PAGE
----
Archive for Cool Stuff


June 2, 2009

Book I Edited Won an Award

How very cool! I spent most of last summer editing a book, Campus Calm University, by Maria Pascucci, who self-published it in the fall. About a week ago, Maria learned that the book won a Gold Gold Medal in 13th Annual Independent Publisher Book Awards!

If you have a child in college or know someone who has a child in college, I highly recommend Maria’s book. Not only is it superbly edited (heh, heh), but the subject is one near and dear to my heart. Maria wrote the book (and started her company, Campus Calm) to help students relax and live emotionally healthier lives while in college so that they set themselves on a lifelong path of fulfillment and success (which each person defines for herself). The book includes chapters on learning again how to love learning, being creative, focusing inward, thinking big, and just plain having fun. Pascucci doesn’t advocate being irresponsible and/or partying for four years; she advocates embracing the college experience by slowing down enough to figure out what you really love to learn and to do and then pursuing those things.

As you might imagine, the book’s stop-and-smell-the-roses theme resonated with me. Many of the things Maria writes about, from anxiety-ridden, over-scheduled students, to kids who take courses only to check off graduation requirements, to students who care only about their GPA and not what they’re learning, reflect perfectly what Mr. Enigma and I hope our children can avoid by being homeschoolers. They have the time to follow their interests and the environment in which to truly know themselves. We don’t ever want to hear them ask, literally or figuratively, “Will this be on the test?”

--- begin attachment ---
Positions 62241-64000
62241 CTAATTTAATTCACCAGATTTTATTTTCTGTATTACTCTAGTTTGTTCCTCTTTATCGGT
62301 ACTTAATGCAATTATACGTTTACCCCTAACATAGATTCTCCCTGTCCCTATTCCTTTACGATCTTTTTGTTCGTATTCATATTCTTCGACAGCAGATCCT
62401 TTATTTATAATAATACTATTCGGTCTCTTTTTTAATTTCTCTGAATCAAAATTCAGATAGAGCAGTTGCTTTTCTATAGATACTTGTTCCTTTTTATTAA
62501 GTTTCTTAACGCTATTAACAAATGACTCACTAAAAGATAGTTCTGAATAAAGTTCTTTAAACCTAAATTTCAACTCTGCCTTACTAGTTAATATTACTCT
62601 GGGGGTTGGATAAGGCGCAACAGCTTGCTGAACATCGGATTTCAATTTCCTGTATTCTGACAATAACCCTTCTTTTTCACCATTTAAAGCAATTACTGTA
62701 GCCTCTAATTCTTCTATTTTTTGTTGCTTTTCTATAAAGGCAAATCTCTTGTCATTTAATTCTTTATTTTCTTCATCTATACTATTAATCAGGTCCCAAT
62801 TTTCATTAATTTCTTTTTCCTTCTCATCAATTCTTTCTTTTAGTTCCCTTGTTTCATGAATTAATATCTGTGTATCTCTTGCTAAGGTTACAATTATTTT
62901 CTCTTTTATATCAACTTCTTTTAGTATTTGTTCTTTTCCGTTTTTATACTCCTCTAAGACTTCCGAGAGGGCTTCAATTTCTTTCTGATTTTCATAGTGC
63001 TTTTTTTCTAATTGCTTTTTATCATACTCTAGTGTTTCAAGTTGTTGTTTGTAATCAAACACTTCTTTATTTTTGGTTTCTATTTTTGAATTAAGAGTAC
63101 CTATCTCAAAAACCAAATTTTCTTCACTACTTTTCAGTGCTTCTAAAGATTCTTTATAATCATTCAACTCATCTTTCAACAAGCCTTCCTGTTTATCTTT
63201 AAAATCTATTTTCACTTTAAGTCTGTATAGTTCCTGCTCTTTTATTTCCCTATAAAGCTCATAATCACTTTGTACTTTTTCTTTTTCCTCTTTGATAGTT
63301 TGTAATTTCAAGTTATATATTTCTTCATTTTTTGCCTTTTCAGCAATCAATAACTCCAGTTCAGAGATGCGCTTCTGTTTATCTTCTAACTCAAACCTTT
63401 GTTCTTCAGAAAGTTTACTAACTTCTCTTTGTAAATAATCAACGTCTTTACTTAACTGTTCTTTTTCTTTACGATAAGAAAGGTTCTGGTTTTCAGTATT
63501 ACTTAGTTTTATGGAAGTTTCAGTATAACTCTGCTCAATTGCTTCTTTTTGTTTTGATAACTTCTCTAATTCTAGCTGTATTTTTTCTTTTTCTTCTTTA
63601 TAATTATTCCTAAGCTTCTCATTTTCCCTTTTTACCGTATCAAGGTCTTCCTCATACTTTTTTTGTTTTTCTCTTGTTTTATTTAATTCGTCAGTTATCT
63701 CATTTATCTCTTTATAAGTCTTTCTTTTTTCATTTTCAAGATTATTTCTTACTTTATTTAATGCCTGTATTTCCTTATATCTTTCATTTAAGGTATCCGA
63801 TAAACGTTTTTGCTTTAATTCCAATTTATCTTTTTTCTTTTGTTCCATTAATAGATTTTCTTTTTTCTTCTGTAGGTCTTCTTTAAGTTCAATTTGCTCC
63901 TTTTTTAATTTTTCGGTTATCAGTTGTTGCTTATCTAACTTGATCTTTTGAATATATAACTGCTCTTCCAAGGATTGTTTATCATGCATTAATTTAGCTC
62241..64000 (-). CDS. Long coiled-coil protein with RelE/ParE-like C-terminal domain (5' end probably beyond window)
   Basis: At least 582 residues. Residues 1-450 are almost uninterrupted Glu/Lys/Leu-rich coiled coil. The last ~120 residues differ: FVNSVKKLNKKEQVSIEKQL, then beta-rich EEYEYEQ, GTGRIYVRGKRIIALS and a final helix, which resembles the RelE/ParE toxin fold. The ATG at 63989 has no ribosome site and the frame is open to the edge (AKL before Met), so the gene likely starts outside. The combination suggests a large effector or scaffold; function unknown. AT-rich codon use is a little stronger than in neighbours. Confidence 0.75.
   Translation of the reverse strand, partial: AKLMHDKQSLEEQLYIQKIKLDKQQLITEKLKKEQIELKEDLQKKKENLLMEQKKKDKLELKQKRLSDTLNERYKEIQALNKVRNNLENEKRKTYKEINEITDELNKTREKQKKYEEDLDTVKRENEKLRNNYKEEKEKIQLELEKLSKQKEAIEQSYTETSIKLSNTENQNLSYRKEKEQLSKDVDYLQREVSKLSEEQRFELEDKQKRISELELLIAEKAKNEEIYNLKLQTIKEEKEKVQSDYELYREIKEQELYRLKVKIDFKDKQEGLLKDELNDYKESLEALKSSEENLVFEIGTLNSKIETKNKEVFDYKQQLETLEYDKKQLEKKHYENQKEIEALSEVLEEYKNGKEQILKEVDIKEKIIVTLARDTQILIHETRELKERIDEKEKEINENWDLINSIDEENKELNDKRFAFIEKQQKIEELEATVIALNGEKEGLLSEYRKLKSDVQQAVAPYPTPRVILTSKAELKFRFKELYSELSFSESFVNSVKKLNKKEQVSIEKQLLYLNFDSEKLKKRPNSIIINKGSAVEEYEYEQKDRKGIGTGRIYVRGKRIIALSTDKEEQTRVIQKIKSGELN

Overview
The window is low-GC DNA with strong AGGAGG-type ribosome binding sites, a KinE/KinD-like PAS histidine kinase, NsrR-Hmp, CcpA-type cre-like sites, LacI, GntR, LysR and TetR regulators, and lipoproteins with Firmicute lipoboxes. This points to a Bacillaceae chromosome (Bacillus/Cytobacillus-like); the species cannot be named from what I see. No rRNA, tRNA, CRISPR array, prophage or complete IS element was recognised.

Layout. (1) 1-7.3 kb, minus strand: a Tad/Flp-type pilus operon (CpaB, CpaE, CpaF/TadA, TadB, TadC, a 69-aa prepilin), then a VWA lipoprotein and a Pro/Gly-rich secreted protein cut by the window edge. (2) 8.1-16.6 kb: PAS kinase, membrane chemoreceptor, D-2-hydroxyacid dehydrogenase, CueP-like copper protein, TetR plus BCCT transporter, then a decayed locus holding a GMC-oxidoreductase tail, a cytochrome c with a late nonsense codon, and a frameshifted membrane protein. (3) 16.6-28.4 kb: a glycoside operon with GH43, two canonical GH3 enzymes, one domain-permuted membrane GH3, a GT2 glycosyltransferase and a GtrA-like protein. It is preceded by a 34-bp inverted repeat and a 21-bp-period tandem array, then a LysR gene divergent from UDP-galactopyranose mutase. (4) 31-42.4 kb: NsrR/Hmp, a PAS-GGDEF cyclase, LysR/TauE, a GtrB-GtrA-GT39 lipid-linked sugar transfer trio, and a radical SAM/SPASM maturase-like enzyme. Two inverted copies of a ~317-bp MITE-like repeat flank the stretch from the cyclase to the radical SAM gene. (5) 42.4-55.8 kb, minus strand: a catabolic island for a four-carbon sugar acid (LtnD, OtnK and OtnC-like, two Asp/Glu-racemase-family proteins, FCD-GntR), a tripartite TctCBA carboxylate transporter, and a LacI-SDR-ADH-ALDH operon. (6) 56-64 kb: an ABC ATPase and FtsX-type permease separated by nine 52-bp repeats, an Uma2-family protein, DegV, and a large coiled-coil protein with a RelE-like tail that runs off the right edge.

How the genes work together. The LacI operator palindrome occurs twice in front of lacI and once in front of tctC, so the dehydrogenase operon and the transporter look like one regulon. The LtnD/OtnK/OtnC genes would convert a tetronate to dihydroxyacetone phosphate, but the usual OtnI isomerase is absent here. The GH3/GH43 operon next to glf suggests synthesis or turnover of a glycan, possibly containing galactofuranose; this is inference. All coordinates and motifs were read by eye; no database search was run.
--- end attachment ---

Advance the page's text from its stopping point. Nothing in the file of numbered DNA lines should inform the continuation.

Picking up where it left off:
Seriously, I know I’m biased, but Campus Calm University is a great book and a great read for anyone — even us old folks out in the so-called real world — who has found him- or herself caught in the rat race and who feels stressed out and stuck. If you need some calm, on campus or off, check out Campus Calm University.

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May 2, 2008

Free Comic Book Day 2008

Tomorrow is Free Comic Book Day! If you loves you some comic books, stop by your local comic book store and see if they’re participating. Or better yet, search for participating stores in your area before venturing out.

Just by showing up at a participating store, you’ll get at least one free comic book. Some stores give out two or three. It’s up to each store to decide. We learned about this event last year and found out that yes, stores really do give away comic books on this one day per year. You’ll probably have to choose from a limited selection and you won’t be able leave with arms full of free stuff, but that’s how it should be. If one free comic book isn’t enough for you, then you’re really kind of greedy, aren’t you?

Comic books are having something of a renaissance in America right now. In fact, they — along with their more lengthy and haughtily named cousin, the graphic novel — are downright acceptable in schools these days, to the point that some are being written and published for the school and library markets. Unfortunately, once they’re deemed “educational,” they get saddled with vocabulary lists and glossaries and comprehension questions in the back of the book. Talk about a buzz kill.

So skip the library this time and support your local businesses. Go get yourself a non-school-market, free comic book, buy one or two more at the regular price, and corrupt your children’s minds and morals the old fashioned way.